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 Bianca Valentino

Joe Cardamone (Icarus Line) – The Collapse Board Interview

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How’s living in L.A. influence your music?

Being here you are surrounded by so many options so it’s kind of overwhelming as far as music and art and everything. It’s some sort of entertainment mecca. It’s actually a really disgusting place to be if you’re trying to create art because it’s the number one commodity that makes this city … that makes the lights turn on in Los Angeles. Music, film, art — that’s what gets people in their cars in the morning. Living in an environment like that for someone like me who doesn’t really fit into that industry in a traditional way I guess I’ve always felt like an outsider in the music industry here even though I have been involved in it for a large portion of my life — it makes me sick. I can’t help but hate the way artists are treated and portrayed in this city.

I find whenever I visit L.A. everyone knows everyone.

Status is such an important thing here for a lot of people. Everyone, even if they don’t know someone they say they do. It’s such a competitive city, even in the microcosm of the underground music scene it’s so competitive and people … especially these days when the music business has been all but eradicated there’s such a small piece of cheese for everyone to fight over that even if people won’t say it, there’s immense pressures to try to survive on music. It’s basically an expensive hobby for most people at this point.

I read a quote from you once where you said you felt fairly optimistic, and said that in the line of work you’re in that you have to be.

Yeah that is the thing, you can’t really give up. You have to be optimistic if you don’t then what’s the point of doing it. You have to look forward to the future because otherwise there’s no point in doing anything. You have to have an opened mind, you have to have in your head that things could change at any point for the better or for the worse so you have to live in the moment in some respect and really make it count.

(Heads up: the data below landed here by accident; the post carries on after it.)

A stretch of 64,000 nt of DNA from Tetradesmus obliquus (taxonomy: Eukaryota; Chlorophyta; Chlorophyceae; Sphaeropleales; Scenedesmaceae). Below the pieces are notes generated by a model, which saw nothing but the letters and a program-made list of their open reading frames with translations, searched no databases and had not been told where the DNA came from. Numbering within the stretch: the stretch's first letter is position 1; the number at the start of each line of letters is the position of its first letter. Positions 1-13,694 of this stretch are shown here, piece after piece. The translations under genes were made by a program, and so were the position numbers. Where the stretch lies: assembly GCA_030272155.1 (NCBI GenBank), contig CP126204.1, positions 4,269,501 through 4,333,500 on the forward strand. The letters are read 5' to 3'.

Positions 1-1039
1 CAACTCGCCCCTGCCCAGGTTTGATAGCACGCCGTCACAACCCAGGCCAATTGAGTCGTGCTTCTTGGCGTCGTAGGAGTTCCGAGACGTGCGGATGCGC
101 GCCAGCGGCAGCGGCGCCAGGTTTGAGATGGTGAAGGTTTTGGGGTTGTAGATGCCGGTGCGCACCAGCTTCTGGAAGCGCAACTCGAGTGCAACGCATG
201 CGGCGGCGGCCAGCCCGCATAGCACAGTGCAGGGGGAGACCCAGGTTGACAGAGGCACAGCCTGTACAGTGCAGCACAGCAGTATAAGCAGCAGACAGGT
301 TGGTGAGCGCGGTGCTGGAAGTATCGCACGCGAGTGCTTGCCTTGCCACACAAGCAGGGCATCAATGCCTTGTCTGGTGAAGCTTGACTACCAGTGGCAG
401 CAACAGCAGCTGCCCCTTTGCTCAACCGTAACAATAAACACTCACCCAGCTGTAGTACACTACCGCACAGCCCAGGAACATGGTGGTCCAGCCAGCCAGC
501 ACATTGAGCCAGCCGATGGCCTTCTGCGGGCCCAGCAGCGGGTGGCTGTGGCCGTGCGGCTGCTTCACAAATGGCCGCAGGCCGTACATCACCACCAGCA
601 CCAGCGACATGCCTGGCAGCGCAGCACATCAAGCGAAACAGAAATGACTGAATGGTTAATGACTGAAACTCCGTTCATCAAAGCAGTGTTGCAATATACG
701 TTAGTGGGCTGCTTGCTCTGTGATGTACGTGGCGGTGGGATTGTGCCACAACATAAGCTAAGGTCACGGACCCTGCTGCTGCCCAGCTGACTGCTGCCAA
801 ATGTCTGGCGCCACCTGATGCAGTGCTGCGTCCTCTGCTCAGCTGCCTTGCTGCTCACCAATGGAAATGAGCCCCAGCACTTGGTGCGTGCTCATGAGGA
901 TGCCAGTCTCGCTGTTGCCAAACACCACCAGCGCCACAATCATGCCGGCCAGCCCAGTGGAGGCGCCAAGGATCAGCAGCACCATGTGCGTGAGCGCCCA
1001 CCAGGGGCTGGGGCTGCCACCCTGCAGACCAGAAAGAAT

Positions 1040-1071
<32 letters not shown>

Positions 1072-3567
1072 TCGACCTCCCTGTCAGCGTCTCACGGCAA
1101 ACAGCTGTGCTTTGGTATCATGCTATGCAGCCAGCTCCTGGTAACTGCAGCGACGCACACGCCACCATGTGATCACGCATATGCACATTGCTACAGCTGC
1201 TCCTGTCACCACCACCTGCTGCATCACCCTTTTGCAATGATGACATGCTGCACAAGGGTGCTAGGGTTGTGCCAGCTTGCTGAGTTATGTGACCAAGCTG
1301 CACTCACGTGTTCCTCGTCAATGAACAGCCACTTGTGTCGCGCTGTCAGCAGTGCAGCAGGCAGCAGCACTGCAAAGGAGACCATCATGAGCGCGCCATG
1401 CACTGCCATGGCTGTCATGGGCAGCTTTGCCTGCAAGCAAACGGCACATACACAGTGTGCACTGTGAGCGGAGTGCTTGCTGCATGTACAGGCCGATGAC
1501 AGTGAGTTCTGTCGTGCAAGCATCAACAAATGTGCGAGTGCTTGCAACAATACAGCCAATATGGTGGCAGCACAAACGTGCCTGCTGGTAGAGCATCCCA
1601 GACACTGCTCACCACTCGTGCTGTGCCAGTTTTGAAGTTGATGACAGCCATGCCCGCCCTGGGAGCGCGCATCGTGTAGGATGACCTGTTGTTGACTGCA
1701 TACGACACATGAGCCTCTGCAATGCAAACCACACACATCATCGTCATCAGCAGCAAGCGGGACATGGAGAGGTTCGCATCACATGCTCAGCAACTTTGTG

Anything you can tell me about the latest album you’re working on now?

A little bit. It will be the first record we ever record with Troy [Petrey], he’s played drums in the band quite a bit. He actually came to Australia with us. He never played on any of the records, it was always Jeff on the records. It’s exciting because we haven’t been able to share that experience before. Other than that it’s probably going to be a heavier record than Wildlife, a louder guitar record.

Anything else you’ve been working on recently?

After I finished Wildlife I did the new Giant Drag record, I produced and engineered that. It’s really good. I’ve been producing records because I own a studio. Now it’s my day-in day-out nine-to-five thing. I’m helping bands with records. I’ve helped a lot of great local acts: Queen Kwong and all kinds of weird shit, all misfits from the Los Angeles area. I do a lot of people’s first records. When I’m not working on the Icarus Line I like to help other people make better records. We have a lot of nice vintage equipment. I like to offer it to people at a price that they could afford. People can come in with a little bit of money and hopefully make something that has a really classic sound.

Did you guys ever find the vintage bass that went missing?

No, it’s gone forever — stolen!

That’s terrible! Especially because of the sentimental value it held.

Yeah it sucks! It was worth a lot of money too. It’s like a $4,000 bass. It’s gone forever. I fear that it’s probably never going to surface again which sucks! I don’t really get attached to instruments that much but that was one of the few really nice instruments that we had. It was one of the only super expensive vintage pieces and was a hallmark of the sound on our records. That was a bummer but, whatever! You move on. We can make records with pots and pans if we have too [laughs].

Are you really happy where things are at now?

No, not really because there’s always other things that should be getting done. I never feel like I get everything done. I’m not content. I’m happy but definitely not content. I would like to tour more this year if we can afford to. I see a hole in the music scene where we left the scene a couple of years ago and retreated into different corners — I was producing records and everyone else was doing their own thing — but I haven’t really seen a band that has filled that spot. I’m anxious to get out and play more and re-explore the world with new music and to see if it turns people on.

theIcarusLine.org
Photography: Wade Robinson
Art: JR

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One Response to Joe Cardamone (Icarus Line) – The Collapse Board Interview

  1. Pingback: » Queen Kwong’s Carré Callaway: London, Paris & Cool Socks!

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